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Spokane, Washington  Est. May 19, 1883
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Sports >  Outdoors

Off the grid: Mother nature and other domestic terrorists

By Ammi Midstokke For The Spokesman-Review

On our property, we like to pride ourselves for our progressive approach to equal access to and housing opportunities for the local wildlife. So long as they stay outside and refrain from becoming domestic terrorists.

Occasionally, they forget this rule and we have disputes that disqualify me from any monastic ambition I may have. Shamefully, I often find myself repeating the abusive mantra of, “You made me do it,” to a number of spiders, ants and flies before I swat them dead with a rolled up New Yorker.

In this way, I get through the issues way faster than if I was trying to read them.

When I am feeling particularly gregarious, I will research ways to keep these critters out of my house in the first place, only to discover sage but useless advice like “keep all cracks and crevices sealed.”

My house is literally built around a rock, and like most rocks, it is made up of cracks and crevices. And some chipmunk nests, cat prowling areas, even a bat cave. It’s a veritable ecosystem in itself and basically a stone ramp to other vulnerable areas one might expect to find on a straw bale cabin that tries to survive my ownership.

The feral cats, who have grown lazy after eating most of the birds in the yard this summer, seem to lose interest in protecting the perimeter this time of year.

Fat and content, they sleep on my bed all day, feral indeed, basking in my overwhelming guilt at having their little ear tips clipped.

They seemed wholly uninterested when I leapt out of bed last week in a middle-of-the-night psychotic episode of wall-banging combined with a bizarre sort of intellectual plea with nocturnal beasts to quiet down. All because some mice have moved into the third-floor penthouse of my bedroom wall.

I had dreamed of little mouse real estate agents showing the place with all its amenities: Great views, out of cat range, some leftover wasp larvae to munch on, and occasionally the neighbors watch “Hamilton” in its entirety. If you stand right here, you can peek through a knothole and feel like you’re watching it live on Broadway!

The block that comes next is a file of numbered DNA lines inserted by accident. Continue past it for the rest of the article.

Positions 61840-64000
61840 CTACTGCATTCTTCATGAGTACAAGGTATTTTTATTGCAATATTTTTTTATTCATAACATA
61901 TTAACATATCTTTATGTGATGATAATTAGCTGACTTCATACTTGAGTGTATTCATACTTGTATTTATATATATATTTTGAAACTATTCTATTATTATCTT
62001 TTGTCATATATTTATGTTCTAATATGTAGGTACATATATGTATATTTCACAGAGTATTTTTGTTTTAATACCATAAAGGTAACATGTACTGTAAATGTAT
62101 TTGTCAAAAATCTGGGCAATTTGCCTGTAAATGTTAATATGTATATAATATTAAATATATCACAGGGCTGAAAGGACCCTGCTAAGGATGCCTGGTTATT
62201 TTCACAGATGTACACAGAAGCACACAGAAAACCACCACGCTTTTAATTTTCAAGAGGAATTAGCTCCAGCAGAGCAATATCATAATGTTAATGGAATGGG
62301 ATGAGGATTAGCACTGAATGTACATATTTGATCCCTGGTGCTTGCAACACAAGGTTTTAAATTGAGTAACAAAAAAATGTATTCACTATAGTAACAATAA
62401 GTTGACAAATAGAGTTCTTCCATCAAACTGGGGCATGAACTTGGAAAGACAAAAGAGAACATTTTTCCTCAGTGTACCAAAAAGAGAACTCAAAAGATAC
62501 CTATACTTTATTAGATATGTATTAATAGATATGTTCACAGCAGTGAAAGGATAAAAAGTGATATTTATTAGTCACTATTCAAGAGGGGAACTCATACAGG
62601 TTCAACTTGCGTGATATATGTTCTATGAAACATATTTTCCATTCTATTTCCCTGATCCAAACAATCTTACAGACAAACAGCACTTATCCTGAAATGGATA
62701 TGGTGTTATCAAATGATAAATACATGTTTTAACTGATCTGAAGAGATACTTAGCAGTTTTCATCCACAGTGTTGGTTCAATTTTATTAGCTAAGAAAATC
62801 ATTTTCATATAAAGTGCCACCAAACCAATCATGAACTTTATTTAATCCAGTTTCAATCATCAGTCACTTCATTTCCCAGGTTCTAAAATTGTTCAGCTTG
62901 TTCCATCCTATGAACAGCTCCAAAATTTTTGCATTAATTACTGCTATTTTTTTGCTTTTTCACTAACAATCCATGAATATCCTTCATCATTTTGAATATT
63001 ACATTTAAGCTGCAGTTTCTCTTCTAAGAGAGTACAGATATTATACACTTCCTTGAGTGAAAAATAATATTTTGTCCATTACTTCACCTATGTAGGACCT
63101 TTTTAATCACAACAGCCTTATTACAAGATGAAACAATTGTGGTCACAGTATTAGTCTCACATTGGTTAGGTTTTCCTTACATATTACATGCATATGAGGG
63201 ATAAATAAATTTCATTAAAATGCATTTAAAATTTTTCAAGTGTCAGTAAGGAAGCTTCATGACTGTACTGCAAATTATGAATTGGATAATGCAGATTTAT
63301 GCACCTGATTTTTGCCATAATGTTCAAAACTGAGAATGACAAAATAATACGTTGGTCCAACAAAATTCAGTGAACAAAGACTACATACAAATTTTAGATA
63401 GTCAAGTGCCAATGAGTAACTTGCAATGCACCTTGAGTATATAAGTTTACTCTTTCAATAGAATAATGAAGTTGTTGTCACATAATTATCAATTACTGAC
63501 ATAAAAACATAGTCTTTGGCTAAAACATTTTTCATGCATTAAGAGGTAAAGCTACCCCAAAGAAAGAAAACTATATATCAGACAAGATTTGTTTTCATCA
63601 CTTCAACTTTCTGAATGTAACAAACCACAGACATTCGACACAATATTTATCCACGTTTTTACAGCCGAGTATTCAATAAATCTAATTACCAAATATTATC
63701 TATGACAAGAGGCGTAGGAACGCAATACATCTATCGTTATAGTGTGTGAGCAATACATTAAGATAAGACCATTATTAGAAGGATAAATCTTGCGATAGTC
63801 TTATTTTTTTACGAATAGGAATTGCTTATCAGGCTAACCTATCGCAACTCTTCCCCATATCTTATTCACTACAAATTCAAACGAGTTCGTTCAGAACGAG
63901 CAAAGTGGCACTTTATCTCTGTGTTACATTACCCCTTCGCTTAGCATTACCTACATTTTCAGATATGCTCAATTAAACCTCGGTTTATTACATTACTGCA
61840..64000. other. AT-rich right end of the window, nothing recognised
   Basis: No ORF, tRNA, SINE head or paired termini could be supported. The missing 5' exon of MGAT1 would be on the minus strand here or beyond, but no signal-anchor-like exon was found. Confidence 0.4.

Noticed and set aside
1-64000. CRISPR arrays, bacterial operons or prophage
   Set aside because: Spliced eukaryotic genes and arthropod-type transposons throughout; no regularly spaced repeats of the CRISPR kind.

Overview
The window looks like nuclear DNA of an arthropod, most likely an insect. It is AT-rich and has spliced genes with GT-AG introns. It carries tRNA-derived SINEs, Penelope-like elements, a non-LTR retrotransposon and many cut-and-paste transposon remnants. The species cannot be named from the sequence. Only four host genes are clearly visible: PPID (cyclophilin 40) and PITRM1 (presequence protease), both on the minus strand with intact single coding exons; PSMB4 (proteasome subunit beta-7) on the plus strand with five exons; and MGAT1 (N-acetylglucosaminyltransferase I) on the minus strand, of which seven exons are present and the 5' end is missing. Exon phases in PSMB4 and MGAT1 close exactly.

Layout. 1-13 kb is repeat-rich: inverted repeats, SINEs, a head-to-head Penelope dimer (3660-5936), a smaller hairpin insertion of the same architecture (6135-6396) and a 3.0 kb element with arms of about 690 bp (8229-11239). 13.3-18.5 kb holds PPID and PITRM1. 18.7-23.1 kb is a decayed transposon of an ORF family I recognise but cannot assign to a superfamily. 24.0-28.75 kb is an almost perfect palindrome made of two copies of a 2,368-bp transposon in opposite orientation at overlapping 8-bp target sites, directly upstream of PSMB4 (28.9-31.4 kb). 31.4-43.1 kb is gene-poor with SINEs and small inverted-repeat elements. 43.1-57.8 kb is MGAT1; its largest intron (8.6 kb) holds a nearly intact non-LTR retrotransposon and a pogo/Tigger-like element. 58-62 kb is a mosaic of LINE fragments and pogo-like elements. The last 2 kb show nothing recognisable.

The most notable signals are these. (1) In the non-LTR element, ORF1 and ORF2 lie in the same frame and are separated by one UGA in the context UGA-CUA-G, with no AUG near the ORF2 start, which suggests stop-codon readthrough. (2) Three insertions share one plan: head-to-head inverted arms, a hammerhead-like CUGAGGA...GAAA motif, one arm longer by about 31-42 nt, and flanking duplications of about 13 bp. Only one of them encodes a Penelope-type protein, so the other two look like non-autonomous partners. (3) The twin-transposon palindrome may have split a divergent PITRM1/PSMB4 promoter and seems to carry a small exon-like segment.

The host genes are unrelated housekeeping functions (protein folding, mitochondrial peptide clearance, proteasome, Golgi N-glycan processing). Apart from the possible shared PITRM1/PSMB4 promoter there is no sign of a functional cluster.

I would probably be less incensed if they were quiet neighbors, but apparently some sort of mouse fraternity has been established about 6 inches from where my pillow rests. I am sure I hear them doing shots while listening to Eurovision competitions, or whatever the rodent equivalent of hazing is.

I assume they are frat mice because they seem utterly unperturbed by my palm-thwacking interruptions. I hear them peep a little, rustle to hide mouse paraphernalia, and then carry on as usual. By now, they have figured out that it will take a hacksaw for me to get to them. They rightfully assume I won’t march out to the shop for an extension cord and tear out my bedroom walls just to get a good night’s sleep.

This is true. But I did call the exterminators.

In my mountain home, I am mostly happy to be self-sufficient, but there are a couple of jobs I am thrilled to outsource: anything that has to do with calculating amp-things or watt-stuffs, and the killing dead of varmints.

It is not an easy job to be my exterminator, as I require much assurance that said animals will not suffer.

I need a kind of Kevorkian of pest control to come by and play their favorite music while overdosing them on rodent barbiturates. I would prefer these companies have something more like terrorist negotiation training.

They could just coax the mice out of my walls and promise to relocate them to a better area where they didn’t disturb anyone. For example, I have a neighbor who likes to use his tractor to put speed bumps on my road, and he’s a little hard of hearing. It’s a wonder his eyesight is still good enough to see me flying by.

While there is some sense of needless tragedy, the promise of a good night’s sleep has provided solace in this difficult time. At least until I have to hire a paranormal specialist (another trade I prefer to outsource) to get rid of their tiny ghosts, which will no doubt haunt me and my conscience for the foreseeable future.

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